A plethora of electric cars are on their way to South Africa and we will undoubtedly be seeing more on our roads in the coming years.
They offer certain advantages over their internal combustion counterparts, such as the ability to “refuel” while you sleep.
They are, however, more expensive to buy.
That being said, the auto industry is still moving towards electric vehicles,and certain brands have even vowed to stop producing motors that run on fossil fuels in the future.
Electric vehicles in South Africa
The BMW i3, Jaguar I-PACE, Mini Cooper SE, and Porsche Taycan are four well-known electric vehicles in South Africa.
Previously-seen models such as the Nissan Leaf are no longer available locally – and all-electric vehicles such as the Audi e-tron and BMW iX3 SUV are set to arrive later this year.
The price and battery specifications for the current models are as follows:
- Price – R754,200
- Capacity – 42.24 kWh
- Range – 345km
- Charge time – 42 minutes for 80%
- Price – R1,942,600
- Capacity – 90kWh
- Range – 470km
- Charge time – 60 minutes for 53%
Mini Cooper SE
- Price – R642,000
- Capacity – 32.6kWh
- Range – 235km
- Charge time – 35 minutes for 80%
Porsche Taycan Turbo S
- Price – R4,077,000
- Capacity – 93.4kWh
- Range – 412km
- Charge time – 93 minutes for 75%
Charging your car
To see how much its costs to recharge an electric car from flat to full battery, we need to look at two components:
- Charging stations and the price users pay.
- The capacity of an electric car’s battery, along with its range.
GridCars is currently one of the leading car charging network providers in the country and supplies an interactive map of over 150 charging stations.
ActiveCharge is then responsible for the payment methods in order to use these charging points.
In order to charge your car, you need to sign up for a yearly membership of R325 per annum – and then pay a fee per kWh used when charging.
PlugShare is another organisation that supplies its users with access to charging spots at an annual rate, and is globally available.
GridCars remains the leading provider in South Africa, however, so they will be used as our main reference.
Every charging point on the map above has its own fee per kWh of charging, and its own availability schedule.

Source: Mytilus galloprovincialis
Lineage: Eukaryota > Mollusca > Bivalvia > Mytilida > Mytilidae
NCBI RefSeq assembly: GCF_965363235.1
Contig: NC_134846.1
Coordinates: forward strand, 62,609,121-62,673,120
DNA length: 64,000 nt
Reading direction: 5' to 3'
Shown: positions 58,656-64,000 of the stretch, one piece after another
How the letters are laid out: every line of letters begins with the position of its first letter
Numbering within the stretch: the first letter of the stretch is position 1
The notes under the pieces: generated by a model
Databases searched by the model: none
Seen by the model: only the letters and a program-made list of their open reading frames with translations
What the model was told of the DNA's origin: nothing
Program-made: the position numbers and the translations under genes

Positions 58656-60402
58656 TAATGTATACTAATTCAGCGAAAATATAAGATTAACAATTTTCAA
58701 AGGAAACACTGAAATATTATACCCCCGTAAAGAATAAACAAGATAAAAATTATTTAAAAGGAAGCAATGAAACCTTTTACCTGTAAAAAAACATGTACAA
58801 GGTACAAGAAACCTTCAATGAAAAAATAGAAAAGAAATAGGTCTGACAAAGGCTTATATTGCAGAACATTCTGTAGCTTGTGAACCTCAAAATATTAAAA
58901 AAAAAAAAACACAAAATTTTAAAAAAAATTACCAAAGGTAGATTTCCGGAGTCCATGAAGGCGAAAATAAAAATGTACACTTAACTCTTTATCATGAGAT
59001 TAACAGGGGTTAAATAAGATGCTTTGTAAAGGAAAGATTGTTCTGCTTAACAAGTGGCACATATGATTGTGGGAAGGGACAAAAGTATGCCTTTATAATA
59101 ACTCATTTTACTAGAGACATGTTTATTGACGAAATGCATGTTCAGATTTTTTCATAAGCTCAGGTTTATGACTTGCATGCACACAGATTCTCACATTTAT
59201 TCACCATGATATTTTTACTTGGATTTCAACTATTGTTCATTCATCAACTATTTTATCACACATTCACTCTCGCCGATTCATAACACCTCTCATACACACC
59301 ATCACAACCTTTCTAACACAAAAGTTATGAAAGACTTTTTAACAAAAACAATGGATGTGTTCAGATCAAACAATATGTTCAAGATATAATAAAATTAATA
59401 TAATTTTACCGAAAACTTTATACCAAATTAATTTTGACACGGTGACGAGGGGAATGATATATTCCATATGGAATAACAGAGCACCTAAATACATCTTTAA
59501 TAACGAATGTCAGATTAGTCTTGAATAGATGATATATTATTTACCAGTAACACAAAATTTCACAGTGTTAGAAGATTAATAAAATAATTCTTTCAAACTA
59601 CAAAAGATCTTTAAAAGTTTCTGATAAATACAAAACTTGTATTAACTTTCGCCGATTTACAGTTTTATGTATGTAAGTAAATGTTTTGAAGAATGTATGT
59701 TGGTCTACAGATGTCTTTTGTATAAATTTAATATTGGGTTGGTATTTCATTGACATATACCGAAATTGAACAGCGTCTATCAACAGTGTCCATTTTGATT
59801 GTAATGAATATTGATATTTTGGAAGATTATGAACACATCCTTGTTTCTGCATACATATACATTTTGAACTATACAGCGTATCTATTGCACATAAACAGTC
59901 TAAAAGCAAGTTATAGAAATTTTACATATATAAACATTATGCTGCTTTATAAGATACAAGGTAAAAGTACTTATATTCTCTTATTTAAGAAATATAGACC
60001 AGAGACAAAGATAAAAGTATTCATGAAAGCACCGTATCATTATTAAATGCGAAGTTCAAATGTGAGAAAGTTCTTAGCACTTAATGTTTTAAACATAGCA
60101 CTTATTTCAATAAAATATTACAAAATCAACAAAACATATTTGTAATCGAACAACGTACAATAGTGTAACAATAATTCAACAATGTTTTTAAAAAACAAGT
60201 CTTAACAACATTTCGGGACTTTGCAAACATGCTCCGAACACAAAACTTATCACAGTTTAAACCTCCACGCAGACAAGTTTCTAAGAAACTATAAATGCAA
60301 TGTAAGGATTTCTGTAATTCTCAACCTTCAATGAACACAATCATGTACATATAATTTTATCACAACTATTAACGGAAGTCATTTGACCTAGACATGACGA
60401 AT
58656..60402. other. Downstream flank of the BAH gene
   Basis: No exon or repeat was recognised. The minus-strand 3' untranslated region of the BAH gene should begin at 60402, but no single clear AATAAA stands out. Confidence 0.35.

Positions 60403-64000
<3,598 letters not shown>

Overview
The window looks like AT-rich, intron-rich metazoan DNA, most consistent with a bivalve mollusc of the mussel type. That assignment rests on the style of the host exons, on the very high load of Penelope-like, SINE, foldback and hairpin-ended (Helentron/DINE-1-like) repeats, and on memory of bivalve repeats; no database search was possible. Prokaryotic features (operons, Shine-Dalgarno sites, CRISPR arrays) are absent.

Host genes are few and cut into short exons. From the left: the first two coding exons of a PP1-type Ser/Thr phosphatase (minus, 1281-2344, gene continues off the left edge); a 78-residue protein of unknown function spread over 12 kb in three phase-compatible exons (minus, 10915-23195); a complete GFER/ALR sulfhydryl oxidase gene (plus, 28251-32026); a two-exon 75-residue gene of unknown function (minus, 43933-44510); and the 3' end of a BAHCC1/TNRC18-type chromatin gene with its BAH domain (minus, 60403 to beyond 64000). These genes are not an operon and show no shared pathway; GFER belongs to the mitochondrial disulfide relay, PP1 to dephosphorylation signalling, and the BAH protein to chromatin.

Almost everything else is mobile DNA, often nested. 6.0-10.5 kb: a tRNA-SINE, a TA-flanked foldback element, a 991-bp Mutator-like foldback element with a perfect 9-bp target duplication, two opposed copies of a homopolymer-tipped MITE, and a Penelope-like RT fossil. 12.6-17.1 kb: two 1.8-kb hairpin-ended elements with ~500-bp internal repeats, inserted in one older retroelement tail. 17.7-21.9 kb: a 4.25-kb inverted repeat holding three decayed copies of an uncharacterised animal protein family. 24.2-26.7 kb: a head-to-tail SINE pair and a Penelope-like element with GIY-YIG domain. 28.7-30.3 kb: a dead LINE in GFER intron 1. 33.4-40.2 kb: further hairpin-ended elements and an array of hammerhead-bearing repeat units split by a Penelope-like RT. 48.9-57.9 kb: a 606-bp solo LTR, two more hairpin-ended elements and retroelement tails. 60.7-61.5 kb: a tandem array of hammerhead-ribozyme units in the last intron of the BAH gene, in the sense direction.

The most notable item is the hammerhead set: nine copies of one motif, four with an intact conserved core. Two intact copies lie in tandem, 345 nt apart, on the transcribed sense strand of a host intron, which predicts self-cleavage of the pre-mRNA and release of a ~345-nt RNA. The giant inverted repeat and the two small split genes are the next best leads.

You would be delighted to know that most charging stations are located at existing petrol stations, and remain open for just as long.
Every charging station is also able to choose its own fee – with the average amount shared between most R5.88/kWh.
There are usually two plugs available for different charging ports, and most units provides a 50kW, direct current output.
This level of output is needed to charge the vehicles at the above mentioned rates, and is usually multiple times faster than the average home charger.
Using R5.88/kWh as our average price per charge station, the cost of recharging an electric vehicle from 0% to 100% is as follows:
- BMW i3 – R248
- Jaguar I-PACE – R529
- Mini Cooper SE – R192
- Porsche Taycan Turbo S – R549
The cost of recharging your electric vehicle on three popular routes for South African holiday-goers is then detailed below.
BMW i3 – Charging Costs
|Johannesburg to Cape Town (1,400km)||R1,008|
|Johannesburg to Durban (570km)||R410|
|Johannesburg to Kimberley (480km)||R346|
Jaguar I-PACE – Charging Costs
|Johannesburg to Cape Town (1,400km)||R1,576|
|Johannesburg to Durban (570km)||R642|
|Johannesburg to Kimberley (480km)||R540|
Mini Cooper SE – Charging Costs
|Route||Mini Cooper SE|
|Johannesburg to Cape Town (1,400km)||R1,142|
|Johannesburg to Durban (570km)||R465|
|Johannesburg to Kimberley (480km)||R392|
Porsche Taycan Turbo S – Charging Costs
|Route||Porsche Taycan Turbo S|
|Johannesburg to Cape Town (1,400km)||R1,866|
|Johannesburg to Durban (570km)||R760|
|Johannesburg to Kimberley (480km)||R640|